NEW YORK — Technology is an important part of the fabric of any business today, and it’s increasingly clear that it can play a pivotal role in food retailing.
Taking the stage in the Food Service Tech Pavilion at NRF 2023: Retail’s Big Show, International Food and Beverage Technology Association (IFBTA) founder and CEO Rob Grimes said he thinks “it’s amazing that food technology is an important part of retail” these days.
However, the foodservice industry has some catching up to do.
IFBTA partnered with the National Retail Federation (NRF) on the Food Service Tech Pavilion at the organization’s annual show held at the Javits Center in New York from Jan. 15-17.
Joining Grimes for a session on “The State of Food Tech,” Vikram Badhwar, director of restaurant technology and portfolio management for KFC UK & Ireland, acknowledged that the restaurant business has “a long way to go” when it comes to technology. The COVID-19 pandemic accelerated what needs to happen, he said, because technology was previously an afterthought in food retailing circles.
Working with the franchise business model doesn’t make it easier, they agreed. Franchisees do not necessarily move at the same pace and, even if the system is starting to tap into tech opportunities, costs can be a barrier to entry.
“You need to prove the ROI [return on investment],” Badhwar said. “Ultimately, franchisees are businesspeople. If you can prove the ROI, they will invest.”
For those foodservice retailers that are embracing innovation and opportunity, integration can be a stumbling block. The restaurant business needs solutions that “are truly open,” according to Badhwar.
“It is quite an exciting time for organizations,” he added. “It is also exciting to build your own; we want to own some aspects.”
There is still a lot of tech debt to go through, however, he pointed out. “We are working toward the time where we can innovate at pace and roll out [those innovations],” he said.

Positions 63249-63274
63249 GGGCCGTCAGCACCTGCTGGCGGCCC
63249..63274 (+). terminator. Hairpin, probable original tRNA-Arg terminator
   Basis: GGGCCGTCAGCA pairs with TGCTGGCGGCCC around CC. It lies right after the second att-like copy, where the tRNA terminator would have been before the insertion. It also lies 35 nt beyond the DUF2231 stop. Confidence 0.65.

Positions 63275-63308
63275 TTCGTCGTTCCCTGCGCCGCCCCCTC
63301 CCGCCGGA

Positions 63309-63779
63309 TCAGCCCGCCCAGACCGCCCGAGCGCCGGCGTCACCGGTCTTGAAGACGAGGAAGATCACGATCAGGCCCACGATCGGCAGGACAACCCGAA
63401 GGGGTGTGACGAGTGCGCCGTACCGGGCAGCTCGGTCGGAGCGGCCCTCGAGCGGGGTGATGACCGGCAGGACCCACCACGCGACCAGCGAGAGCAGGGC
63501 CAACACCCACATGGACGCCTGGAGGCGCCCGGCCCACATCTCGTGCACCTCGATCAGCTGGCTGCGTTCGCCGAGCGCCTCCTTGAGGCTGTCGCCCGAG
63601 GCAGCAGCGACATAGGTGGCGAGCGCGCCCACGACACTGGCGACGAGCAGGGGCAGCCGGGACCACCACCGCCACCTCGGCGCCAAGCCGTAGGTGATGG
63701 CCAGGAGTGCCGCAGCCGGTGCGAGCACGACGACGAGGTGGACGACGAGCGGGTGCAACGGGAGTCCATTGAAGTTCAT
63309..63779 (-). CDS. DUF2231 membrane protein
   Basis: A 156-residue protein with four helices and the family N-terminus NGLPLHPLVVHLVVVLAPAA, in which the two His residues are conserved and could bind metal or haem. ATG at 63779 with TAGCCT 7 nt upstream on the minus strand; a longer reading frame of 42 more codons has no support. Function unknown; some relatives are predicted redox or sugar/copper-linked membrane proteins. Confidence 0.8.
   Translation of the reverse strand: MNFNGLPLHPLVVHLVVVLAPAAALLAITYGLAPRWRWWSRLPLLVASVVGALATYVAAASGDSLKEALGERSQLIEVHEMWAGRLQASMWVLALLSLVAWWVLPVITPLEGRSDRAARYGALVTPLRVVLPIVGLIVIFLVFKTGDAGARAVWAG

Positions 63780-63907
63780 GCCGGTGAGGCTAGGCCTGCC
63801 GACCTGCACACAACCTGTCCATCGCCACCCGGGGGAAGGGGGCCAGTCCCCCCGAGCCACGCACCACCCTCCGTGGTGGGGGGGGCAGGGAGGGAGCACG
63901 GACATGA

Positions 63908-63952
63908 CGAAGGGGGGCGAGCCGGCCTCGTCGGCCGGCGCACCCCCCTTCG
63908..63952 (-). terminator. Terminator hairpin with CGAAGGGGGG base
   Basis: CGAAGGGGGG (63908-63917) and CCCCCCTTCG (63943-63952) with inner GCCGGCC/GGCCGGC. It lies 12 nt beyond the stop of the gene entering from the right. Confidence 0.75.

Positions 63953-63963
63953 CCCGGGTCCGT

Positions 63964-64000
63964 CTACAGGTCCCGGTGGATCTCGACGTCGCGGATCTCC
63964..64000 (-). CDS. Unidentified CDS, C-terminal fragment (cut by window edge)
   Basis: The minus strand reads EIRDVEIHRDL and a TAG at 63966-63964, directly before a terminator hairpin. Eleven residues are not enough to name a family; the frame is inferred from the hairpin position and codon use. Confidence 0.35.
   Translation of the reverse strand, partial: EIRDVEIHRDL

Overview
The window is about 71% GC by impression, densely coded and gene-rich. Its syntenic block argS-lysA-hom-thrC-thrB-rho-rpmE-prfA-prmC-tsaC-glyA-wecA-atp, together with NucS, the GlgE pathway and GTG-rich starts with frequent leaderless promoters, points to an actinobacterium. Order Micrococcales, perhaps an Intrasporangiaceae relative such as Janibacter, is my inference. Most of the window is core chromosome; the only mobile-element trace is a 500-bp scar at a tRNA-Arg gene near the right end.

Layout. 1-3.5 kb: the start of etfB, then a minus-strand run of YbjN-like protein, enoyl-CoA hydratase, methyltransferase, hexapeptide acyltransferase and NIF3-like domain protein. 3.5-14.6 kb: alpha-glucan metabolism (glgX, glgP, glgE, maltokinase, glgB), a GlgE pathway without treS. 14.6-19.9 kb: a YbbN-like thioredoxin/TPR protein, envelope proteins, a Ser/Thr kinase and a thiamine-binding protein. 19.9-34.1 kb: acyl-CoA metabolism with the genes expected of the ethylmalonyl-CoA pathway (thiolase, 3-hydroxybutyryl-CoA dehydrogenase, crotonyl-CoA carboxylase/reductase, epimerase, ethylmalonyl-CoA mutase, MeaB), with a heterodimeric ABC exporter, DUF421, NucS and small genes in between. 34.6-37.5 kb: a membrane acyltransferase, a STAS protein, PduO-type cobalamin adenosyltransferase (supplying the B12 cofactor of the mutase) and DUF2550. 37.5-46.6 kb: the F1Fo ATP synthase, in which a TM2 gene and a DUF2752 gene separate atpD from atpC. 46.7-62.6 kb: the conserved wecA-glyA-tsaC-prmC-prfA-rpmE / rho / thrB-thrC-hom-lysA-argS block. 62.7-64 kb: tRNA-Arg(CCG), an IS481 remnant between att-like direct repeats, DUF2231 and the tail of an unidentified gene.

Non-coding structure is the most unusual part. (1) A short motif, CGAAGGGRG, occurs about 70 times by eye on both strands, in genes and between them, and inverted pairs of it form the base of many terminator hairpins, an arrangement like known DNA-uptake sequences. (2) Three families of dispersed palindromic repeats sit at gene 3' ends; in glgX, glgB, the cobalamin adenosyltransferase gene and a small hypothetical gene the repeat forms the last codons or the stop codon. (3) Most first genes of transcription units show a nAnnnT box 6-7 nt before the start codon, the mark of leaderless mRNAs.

What to Watch for in 2023
Looking back at 2022, Badhwar noted that his business made moves around robotic automation and artificial intelligence. He predicts “we will double down on a lot of those areas” in 2023.
The main obstacle this year may be inflationary pressures, as he expects “2023 will be about stability.” This will mean dealing with cost efficiency and labor efficiency.
There are areas of innovation foodservice retailers can focus on to help relieve some of the pressures, according to Badhwar. They include:
- Delivery-only kitchens to take the pressure off existing locations; and
- Automate low-level tasks that are labor intensive.
As for customer-facing technology, he believes restaurants should double down on loyalty and getting smart about how to deliver personal messages. “Retail has been doing that well for years,” he said.
And while the customer, and the digital proposition, has been the focal point of many technology changes in the past few years, the focus will shift in 2023 to the operations side of the business, Badhwar predicts.
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